Legis. Debra Mulé (D-Freeport), a member of the Nassau Legislature's public safety committee, said the lack of details “raises troubling questions regarding accountability and openness in governance.”

“Compounded by the unavailability of essential data collected by police in 2023, identifying areas for improvement becomes an almost impossible challenge, underscoring the urgent necessity for transparency within the current administration,” Mulé said.   

The next biannual report was due in January. Republican County Executive Bruce Blakeman on Wednesday said the police department is “meticulously fine-tuning a draft report that will be in final form within the next 10 days and filed immediately thereafter. Our target date was always the first week in March.” 

As of early February, the vast majority of the force, including 1,803 patrol officers and 353 higher-ranking officers in Nassau police, wear body cameras, according to department spokesman Det. Lt. Richard LeBrun.

LeBrun said the entire force, 2,529 members, have been trained in implicit bias. He said of the preregistered 33,422 applicants for the January 2024 exam, 47% were white, 26% Hispanic, 15% Black, 8% Asian and 2% other. 

A two-year progress report in Suffolk is expected soon. The county's website has a reform tracker that provides the status of various areas of the plan. 

Nearly all of the department's 2,516 members have been trained to use body cameras, and 1,635 cameras have been distributed to PBA officers, according to Mike Martino, a spokesman for Republican Suffolk County Executive Ed Romaine. The department will issue cameras to sergeants and lieutenants in the coming months, he said.

Martino said 1,601 officers since 2021 have taken a class on race, gender, sexuality and other identities, and 786 have taken a class on reducing and managing biases.   

Jon Kaiman, who worked on the reform plan as a deputy county executive under former Democratic Suffolk County Executive Steve Bellone, said the administration was “pretty effective at getting most of it out the door and implemented.” 

Brewington and other advocates held a news conference in December to “set the record straight” after Bellone touted progress. They said the department still fails to adequately investigate and discipline officers accused of misconduct and that extreme racial disparities in traffic stops continue.

Legis. Sam Gonzalez (D-Brentwood), the sole Suffolk lawmaker to vote against the plan in 2021, said there have been improvements, including more officers of color and more bilingual officers. A department spokesman said the current recruit class is the most diverse in its history, with 31% of members identifying as Asian, Black, Hispanic and Native American.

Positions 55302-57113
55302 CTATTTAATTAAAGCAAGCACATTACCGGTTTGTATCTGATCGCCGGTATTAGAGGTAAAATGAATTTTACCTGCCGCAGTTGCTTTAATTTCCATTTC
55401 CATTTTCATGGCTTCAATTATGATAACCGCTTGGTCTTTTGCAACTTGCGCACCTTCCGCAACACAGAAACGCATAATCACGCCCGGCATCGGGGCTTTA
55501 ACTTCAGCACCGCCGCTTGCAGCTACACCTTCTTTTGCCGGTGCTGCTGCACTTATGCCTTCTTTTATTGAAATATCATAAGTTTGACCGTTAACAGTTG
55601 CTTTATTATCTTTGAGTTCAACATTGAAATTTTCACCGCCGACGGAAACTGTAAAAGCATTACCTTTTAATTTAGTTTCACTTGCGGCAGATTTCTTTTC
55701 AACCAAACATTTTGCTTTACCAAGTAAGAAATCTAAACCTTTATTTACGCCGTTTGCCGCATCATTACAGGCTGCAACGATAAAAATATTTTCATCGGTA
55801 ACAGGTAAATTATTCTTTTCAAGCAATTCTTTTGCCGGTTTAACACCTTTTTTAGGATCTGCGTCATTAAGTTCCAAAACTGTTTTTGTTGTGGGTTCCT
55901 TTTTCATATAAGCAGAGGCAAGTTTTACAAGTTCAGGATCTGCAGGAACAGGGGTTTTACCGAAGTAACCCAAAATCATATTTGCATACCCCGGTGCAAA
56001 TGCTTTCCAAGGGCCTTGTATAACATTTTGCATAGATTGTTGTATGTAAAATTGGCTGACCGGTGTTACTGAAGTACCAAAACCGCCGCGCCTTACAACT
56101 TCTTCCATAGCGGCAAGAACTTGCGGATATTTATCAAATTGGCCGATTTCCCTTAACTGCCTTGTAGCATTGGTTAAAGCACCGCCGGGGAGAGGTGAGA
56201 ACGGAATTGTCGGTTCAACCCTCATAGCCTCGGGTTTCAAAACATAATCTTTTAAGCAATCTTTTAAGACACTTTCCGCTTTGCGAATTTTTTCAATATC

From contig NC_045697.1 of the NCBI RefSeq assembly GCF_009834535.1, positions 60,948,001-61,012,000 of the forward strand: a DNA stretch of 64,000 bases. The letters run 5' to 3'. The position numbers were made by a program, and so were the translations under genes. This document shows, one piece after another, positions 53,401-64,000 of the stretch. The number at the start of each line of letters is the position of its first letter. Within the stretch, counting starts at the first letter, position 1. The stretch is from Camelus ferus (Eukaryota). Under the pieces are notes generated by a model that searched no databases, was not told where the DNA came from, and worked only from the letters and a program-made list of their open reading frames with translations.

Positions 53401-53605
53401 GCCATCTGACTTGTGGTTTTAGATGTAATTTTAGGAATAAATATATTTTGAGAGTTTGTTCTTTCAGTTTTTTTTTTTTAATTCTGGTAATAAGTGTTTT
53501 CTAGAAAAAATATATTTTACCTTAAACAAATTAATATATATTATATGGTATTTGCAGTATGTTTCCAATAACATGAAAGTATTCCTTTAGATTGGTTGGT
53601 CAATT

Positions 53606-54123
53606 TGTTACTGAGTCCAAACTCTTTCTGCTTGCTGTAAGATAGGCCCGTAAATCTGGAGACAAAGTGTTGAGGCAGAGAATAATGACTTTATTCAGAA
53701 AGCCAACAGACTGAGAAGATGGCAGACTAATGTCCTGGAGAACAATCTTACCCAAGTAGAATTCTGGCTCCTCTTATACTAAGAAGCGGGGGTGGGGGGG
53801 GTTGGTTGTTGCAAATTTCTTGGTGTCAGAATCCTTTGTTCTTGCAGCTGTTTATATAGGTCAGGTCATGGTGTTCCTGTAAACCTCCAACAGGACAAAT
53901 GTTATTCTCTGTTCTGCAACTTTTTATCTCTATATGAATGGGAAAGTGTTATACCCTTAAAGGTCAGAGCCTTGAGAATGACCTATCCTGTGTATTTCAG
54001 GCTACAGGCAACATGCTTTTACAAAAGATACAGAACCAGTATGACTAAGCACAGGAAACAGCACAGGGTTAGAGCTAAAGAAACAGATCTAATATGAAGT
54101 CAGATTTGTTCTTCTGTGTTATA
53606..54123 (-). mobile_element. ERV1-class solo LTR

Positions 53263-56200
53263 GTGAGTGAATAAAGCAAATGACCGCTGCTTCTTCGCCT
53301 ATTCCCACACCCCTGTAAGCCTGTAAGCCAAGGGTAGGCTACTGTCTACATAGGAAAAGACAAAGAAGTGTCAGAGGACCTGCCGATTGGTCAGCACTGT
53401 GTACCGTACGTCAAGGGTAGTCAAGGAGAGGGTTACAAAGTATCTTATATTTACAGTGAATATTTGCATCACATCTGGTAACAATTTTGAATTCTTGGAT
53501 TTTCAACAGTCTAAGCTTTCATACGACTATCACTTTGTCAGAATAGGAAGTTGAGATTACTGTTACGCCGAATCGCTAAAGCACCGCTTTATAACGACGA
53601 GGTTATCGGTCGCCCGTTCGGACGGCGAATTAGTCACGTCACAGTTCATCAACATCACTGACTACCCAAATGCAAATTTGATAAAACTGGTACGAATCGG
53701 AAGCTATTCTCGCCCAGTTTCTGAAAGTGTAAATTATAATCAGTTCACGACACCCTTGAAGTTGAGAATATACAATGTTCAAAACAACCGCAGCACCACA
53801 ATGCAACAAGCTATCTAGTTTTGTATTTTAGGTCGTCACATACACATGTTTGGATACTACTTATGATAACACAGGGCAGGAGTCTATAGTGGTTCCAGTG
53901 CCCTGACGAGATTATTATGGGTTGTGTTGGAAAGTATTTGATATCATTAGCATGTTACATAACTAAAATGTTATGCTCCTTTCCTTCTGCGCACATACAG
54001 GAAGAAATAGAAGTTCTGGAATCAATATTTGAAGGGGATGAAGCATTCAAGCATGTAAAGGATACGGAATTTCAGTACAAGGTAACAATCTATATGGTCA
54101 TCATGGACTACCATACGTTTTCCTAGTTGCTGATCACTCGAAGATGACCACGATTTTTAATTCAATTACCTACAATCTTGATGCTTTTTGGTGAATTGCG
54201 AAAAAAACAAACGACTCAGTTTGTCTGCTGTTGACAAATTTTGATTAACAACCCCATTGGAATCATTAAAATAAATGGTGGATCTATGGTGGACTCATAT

There are 77 sworn members of the department who identify as Black, including eight Black members of the current recruit class.

Gonzalez said the two-year report should give him a clearer picture of the progress.

“I have to see the report because that is what is going to propel me into asking the most pertinent questions,” he said.

Suffolk's plan calls for the county to publicly post traffic stop data, but advocates say the online dashboard falls short of showing where racial disparities exist.

The data doesn't show whether people were stopped while they were walking or riding a bicycle, said Peggy Fort of United for Justice in Policing Long Island. And the county hasn't submitted a required annual analysis of traffic stops, she said.

A note on the police department’s website says inconsistencies between some of the pedestrian data can be attributed to the county's September 2022 cyberattack.

“It's not the way we had expected and the way they had promised for this to be,” Fort said. “We want a picture of exactly what's happening, and we're looking to see tremendous improvement.”

Emily Kaufman, a steering committee member of Long Island United to Transform Policing and Community Safety, said more data is needed on how the department handles calls involving mental health issues and how many callers are later connected with services.

Trained officers also use a telehealth program to confer with a mental health specialist during those calls. Kaufman said advocates were told 500 of 7,600 mental health-related calls have used the service.

“This a great start for a pilot program,” she said. “But how are you measuring if it's successful? How are you taking a look at what needs to change? Are you planning to scale it up? What is your plan to scale it up? There are no details.”

Three years after Nassau and Suffolk counties committed to reforming how they police communities of color, officials and activists remain split on how much progress has been made.